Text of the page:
City of Vice


City of Vice

Transience and San Francisco's Urban History, 1848–1917

James Mallery

342 pages
12 photographs, 16 illustrations, 9 maps, index


June 2024


$60.00 Pre-order

About the Book

San Francisco’s reputation for accommodating progressive and unconventional identities can find its roots in the waves of transients and migrants that flocked to San Francisco between the gold rush and World War I. In the era of yellow journalism, San Francisco’s popular presses broadcast shocking stories about the waterfront, Chinatown, Barbary Coast, hobo Main Stem, Uptown Tenderloin, and Outside Lands. The women and men who lived in these districts did not passively internalize the shaming of their bodies or neighborhoods. Rather, many urbanites intentionally sought out San Francisco’s “vice” and transient lodging districts. They came to identify themselves in ways opposed to hegemonic notions of whiteness, respectability, and middle-class heterosexual domesticity. With the destabilizing 1906 earthquake marking its halfway point, James Mallery’s City of Vice explores the imagined, cognitive mapping of the cityscape and the social history of the women and men who occupied its so-called transient and vice districts between the late nineteenth century and World War I.

Author Bio

James Mallery is a licensed architect specializing in existing and historical buildings in Los Angeles. He has a PhD in history and has taught architectural history and U.S. history at various institutions. 


“A fascinating account of San Francisco’s past. Packed with sharp historical insights from rich archival research, the book will appeal to scholars, students, and general readers alike. It will change the way readers view the city’s physical and imaginary landscapes.”—Clare Sears, author of Arresting Dress: Cross-Dressing, Law, and Fascination in Nineteenth-Century San Francisco

“A vibrant history of San Francisco’s multiracial transient living and entertainment districts that unravels urban myths and offers cautionary tales of crusades against vice and crime.”—Nayan Shah, author of Contagious Divides: Epidemics and Race in San Francisco’s Chinatown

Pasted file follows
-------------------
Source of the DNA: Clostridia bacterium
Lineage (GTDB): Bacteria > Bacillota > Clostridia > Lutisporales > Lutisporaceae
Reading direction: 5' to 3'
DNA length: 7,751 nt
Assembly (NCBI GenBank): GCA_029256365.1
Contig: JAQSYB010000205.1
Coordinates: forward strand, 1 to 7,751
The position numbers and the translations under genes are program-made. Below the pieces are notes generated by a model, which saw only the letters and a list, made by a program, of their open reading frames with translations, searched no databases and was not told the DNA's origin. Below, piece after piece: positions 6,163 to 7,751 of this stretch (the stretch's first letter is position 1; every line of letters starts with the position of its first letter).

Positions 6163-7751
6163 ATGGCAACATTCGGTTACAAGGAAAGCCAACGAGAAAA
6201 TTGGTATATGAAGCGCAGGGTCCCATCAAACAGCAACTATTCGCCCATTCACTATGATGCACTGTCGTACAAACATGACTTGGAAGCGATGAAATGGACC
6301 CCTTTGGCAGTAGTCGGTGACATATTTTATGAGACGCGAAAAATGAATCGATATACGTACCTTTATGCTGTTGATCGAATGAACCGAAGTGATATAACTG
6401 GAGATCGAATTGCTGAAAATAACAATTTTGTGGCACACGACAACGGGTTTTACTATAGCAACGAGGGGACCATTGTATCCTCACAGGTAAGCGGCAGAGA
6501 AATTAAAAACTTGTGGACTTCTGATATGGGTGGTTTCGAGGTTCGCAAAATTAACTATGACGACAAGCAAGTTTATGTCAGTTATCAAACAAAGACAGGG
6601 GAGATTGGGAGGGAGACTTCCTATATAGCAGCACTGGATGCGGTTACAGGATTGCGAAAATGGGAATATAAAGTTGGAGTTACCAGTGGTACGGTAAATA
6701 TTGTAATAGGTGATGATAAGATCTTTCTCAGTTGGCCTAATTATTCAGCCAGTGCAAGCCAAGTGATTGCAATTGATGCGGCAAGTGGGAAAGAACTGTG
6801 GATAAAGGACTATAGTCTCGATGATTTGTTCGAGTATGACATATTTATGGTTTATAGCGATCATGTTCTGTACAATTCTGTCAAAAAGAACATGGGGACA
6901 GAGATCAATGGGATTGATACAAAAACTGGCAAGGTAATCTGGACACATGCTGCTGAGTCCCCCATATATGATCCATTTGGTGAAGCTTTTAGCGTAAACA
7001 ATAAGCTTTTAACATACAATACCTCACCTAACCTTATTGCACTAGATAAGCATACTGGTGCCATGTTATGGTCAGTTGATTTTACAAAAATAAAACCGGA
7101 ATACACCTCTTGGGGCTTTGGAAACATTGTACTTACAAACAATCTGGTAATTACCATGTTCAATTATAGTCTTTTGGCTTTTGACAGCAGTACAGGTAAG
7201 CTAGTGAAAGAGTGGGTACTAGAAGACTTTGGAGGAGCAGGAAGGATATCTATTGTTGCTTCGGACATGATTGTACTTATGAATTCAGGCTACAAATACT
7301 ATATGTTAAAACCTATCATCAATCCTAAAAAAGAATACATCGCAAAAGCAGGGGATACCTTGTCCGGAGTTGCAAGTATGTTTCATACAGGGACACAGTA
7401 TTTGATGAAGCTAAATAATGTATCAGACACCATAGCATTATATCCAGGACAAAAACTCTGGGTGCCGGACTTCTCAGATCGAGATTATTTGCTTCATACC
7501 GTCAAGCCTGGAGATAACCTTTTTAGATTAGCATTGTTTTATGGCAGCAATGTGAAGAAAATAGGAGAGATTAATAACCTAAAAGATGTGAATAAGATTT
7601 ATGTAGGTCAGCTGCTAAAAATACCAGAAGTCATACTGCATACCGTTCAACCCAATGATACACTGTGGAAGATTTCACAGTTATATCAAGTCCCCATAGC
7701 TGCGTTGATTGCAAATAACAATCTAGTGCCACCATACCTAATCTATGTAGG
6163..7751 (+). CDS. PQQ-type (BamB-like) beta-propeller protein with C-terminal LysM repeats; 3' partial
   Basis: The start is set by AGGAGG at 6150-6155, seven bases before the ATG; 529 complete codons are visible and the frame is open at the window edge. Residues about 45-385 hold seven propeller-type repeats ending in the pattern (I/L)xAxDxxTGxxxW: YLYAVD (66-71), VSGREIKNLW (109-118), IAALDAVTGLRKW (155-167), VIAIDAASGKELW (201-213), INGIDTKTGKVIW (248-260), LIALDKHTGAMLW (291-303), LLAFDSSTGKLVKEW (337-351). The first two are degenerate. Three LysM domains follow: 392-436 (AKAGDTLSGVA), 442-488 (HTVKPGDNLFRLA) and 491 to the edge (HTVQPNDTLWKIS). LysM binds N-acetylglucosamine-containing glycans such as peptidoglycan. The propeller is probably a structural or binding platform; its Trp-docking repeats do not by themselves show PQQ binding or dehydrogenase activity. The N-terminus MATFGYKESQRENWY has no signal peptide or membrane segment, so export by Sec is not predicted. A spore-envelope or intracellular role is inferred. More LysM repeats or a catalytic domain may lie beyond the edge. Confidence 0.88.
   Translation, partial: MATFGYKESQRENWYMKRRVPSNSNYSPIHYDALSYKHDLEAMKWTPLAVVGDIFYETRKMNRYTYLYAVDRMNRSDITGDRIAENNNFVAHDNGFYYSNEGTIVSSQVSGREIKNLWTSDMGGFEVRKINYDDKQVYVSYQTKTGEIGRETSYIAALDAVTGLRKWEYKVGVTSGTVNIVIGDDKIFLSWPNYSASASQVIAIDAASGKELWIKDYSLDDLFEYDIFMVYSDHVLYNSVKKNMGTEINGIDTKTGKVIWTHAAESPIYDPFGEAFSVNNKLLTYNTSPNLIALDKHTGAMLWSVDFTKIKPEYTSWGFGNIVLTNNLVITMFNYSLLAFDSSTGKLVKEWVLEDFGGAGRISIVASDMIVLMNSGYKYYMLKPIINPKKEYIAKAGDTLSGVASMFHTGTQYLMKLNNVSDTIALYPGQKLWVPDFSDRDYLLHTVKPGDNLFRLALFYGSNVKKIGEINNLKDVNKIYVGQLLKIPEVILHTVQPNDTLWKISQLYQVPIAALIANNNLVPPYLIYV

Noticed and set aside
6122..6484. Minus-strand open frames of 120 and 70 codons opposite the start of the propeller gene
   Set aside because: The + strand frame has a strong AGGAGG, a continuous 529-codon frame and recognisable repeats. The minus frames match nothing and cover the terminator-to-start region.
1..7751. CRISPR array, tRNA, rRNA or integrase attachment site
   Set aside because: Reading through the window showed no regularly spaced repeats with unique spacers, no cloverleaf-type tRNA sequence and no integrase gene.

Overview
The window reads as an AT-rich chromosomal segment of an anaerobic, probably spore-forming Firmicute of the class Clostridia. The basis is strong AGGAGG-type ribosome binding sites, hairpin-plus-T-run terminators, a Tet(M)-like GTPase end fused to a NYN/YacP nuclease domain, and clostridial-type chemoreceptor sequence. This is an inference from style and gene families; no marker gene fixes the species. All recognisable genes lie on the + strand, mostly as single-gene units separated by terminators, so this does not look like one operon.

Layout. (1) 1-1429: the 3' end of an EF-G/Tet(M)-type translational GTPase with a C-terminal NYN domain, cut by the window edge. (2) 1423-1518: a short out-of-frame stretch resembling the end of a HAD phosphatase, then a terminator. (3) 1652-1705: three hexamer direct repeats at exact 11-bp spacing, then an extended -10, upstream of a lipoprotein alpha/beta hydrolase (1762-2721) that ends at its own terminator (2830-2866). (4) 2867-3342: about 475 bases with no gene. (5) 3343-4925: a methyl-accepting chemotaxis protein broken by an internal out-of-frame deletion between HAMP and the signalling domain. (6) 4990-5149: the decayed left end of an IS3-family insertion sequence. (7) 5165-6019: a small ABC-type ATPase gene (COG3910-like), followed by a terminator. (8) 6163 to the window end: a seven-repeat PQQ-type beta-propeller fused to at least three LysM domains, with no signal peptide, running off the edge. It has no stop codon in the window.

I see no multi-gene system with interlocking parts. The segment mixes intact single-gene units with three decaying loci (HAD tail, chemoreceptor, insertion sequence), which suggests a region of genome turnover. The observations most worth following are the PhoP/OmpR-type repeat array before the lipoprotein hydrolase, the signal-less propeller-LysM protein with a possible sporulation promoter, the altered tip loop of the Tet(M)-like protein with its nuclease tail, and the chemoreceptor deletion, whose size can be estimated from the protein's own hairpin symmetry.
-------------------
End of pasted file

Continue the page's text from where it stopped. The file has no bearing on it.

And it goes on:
“A lively, thoroughly researched, and necessary corrective to the history of cities.”—Jessica Ellen Sewell, author of Women and the Everyday City: Public Space in San Francisco, 1890–1915

“Mallery’s study of San Francisco’s districts of the demimonde and ‘the dangerous classes,’ where tourists and residents enjoyed their illicit pleasures, is a fascinating addition to the historiography of the Pacific Coast metropolis from the gold rush to the Great War.”—William Issel, coauthor of San Francisco, 1865–1932: Politics, Power, and Urban Development

“Urban historians and historians of the Gilded Age and Progressive Era will welcome James Mallery’s deeply researched history of the parts of San Francisco that the city’s dominant white middle- and upper-classes defined as different—different by race, or class, or marital status, or violations of the dominant classes’ morality.”—Robert W. Cherny, coauthor of San Francisco, 1865–1932: Politics, Power, and Urban Development

Table of Contents

List of Illustrations
1. Gold Rush and the Walking City, 1850s
2. Waterfront and the New Fulton House, 1893
3. Main Stem and the Industrial Army, 1894
4. Chinatown and Quarantine, 1900
5. Earthquake and Firestorm, 1906
6. Outside Lands and Residence Parks, 1912–13
7. Barbary Coast and the Anti-“vice” Campaigns, 1913
8. Uptown Tenderloin and the Anti-“vice” Campaign, 1917

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